The flowers of sunn hemp appear in racemes on the terminal 15 to 20 cm of secondary branches, and an increase in branches could also mean an increase in flowering (Abdul-Baki et al., 2001). Nanda (1962) noted the importance of apical dominance on flower bud formation and that terminal flower budbreak always preceded the breaking of lateral flower buds.
Abdul-Baki et al. (2001) reported that cutting the main stem at 90 cm to break apical dominance reduced plant height at maturity, but increased stem diameter, the number of branches, and flowers per plant. The results in that study indicated that the most responsive morphological changes from cutting the main stem were the increases in plant biomass and numbers of primary and secondary branches compared with uncut plants. Most farmers will not have equipment that can remove main stems of 90-cm-tall sunn hemp. However, mowers can be used for this purpose earlier in the season.
The objectives of this study were to determine the effect of planting densities and early removal of apical dominance of sunn hemp on weed suppression, branch formation, and seed production. The hypothesis was that seeding rate and cutting to remove apical dominance would impact plant morphology, weed suppression, and seed production of sunn hemp.
Materials and Methods
The experiment was conducted on certified organic land (Quality Certification Services, Gainesville, FL) at the University of Florida’s Plant Science Research and Education Unit in Citra, FL, from May to December in 2008 and was repeated in 2009. Irrigation and fertilizers were not used in either year. Plots were 1.4 m × 7.6 m with 1.8-m alleys between plots and 6.1-m alleys between blocks. The experimental design was a randomized complete block with four replications and a factorial arrangement of treatments that included three seeding rates, three cutting dates, and an uncut control. An untreated (no cover crop) weedy control was added in 2009. The lowest seeding rate of 11 kg·ha−1 was selected to represent commercial seed production practices and the highest seeding rate of 45 kg·ha−1 represented a typical cover crop seeding rate for sunn hemp. An intermediate seeding rate of 28 kg·ha−1 was included as a result of interest in developing sunn hemp seed production as an alternative enterprise for organic growers during the summer off-season. We hypothesized that the intermediate seeding rate would give the benefit of seed production while still providing adequate weed suppression. Sunn hemp seeds (Kauffman Seed, Haven, KS) were inoculated with cowpea-type Rhizobium (Nitragin, Inc., Brookfield, WI) before seeding. Seeds were drilled in three rows spaced 45 cm apart with a Monosem air planter (NG Plus, Edwardsville, KS) on 15 May 2008 and 18 May 2009. To remove apical dominance, the top (2 to 3 cm) of the main stem was removed by manually cutting with scissors at 3, 4, or 5 weeks after planting (WAP) or plants were left uncut.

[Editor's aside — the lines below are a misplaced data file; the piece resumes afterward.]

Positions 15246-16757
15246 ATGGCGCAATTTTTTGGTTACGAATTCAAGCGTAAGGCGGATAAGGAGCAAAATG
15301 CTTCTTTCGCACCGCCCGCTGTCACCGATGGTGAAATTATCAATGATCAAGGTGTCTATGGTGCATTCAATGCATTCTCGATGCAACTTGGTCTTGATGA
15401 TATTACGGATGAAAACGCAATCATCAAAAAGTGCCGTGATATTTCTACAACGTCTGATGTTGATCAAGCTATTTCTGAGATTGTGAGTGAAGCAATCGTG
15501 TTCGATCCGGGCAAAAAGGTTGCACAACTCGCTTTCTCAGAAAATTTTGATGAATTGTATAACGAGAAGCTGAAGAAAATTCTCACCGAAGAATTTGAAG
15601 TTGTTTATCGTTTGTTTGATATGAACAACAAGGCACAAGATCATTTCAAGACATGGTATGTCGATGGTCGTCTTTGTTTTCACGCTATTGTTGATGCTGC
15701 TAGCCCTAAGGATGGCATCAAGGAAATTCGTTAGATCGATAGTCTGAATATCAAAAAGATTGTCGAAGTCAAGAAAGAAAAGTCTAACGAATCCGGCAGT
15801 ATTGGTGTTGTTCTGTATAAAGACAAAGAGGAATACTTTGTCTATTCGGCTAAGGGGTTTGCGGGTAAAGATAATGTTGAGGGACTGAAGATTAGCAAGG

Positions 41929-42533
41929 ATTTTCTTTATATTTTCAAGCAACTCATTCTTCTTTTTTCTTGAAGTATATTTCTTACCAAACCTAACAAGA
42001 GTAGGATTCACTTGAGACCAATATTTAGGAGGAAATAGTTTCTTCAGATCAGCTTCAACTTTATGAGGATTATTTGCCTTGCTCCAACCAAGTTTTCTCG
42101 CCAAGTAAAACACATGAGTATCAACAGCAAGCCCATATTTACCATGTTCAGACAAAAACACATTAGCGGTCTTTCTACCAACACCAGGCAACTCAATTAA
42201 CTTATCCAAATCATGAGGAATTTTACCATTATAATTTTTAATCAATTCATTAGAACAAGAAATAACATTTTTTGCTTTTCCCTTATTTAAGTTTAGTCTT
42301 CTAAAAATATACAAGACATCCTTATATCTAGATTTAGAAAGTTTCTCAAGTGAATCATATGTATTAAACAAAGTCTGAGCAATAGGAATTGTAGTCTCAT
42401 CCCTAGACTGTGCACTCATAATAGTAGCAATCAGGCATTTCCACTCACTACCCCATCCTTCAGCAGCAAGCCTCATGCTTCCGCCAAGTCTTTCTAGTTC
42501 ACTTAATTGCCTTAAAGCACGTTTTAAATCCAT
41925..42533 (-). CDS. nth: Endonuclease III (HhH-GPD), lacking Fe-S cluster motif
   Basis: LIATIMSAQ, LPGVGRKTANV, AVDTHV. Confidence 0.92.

Sunn hemp shoot biomass was assessed by harvesting shoots at the soil level within a randomly placed 0.25-m2 quadrat. Biomass was dried to constant weight in a forced-air oven at 60 °C for ≈4 d. PAR penetrating the cover crop canopy and nondestructive LAI were measured using an AccuPar Ceptometer (Decagon Devices, Pullman, WA). Readings were taken at 3, 6, 9, and 12 WAP at midday with no cloud cover. At 3 WAP, PAR and LAI were measured before the application of the cutting treatment. An unobstructed reading was taken from above the sunn hemp canopy if possible, and if not, an unobstructed reading was taken at 1 m above ground. Below-canopy readings were taken by inserting the probe perpendicular through the rows.
Weeds were counted by species within one randomly placed quadrat (91 cm × 46 cm) in the center of each plot at 8 and 12 WAP. Weeds were harvested at the soil surface and separated into monocotyledon and dicotyledon species. Weed biomass was then dried at 49 °C for at least 1 week and dry weights were recorded.
At 4 months after planting (MAP), the number of primary branches longer than 1 m was counted. Three plants were randomly selected from the center row of each plot and branches were counted. At 5 MAP, the same plant selection process occurred and the number of open flowers per plant was recorded.
Data were analyzed using SAS STAT (Version 9.2; SAS Institute Inc., Cary, NC) of the SAS System for Windows. The significance level was 0.05. Analysis of variance was performed using the GLM procedure and separation of cutting date means was performed using a protected Fisher’s least significant difference test. Orthogonal polynomials were applied to the analyses of shoot biomass, PAR, and LAI data to determine whether the response to seeding rate or sampling date was linear or quadratic. The MIXED procedure was used for repeated-measures analysis of the weed density data and separation of cutting date means was accomplished using the PDIFF option of the LSMEANS statement.
Results and Discussion
Sunn hemp canopy.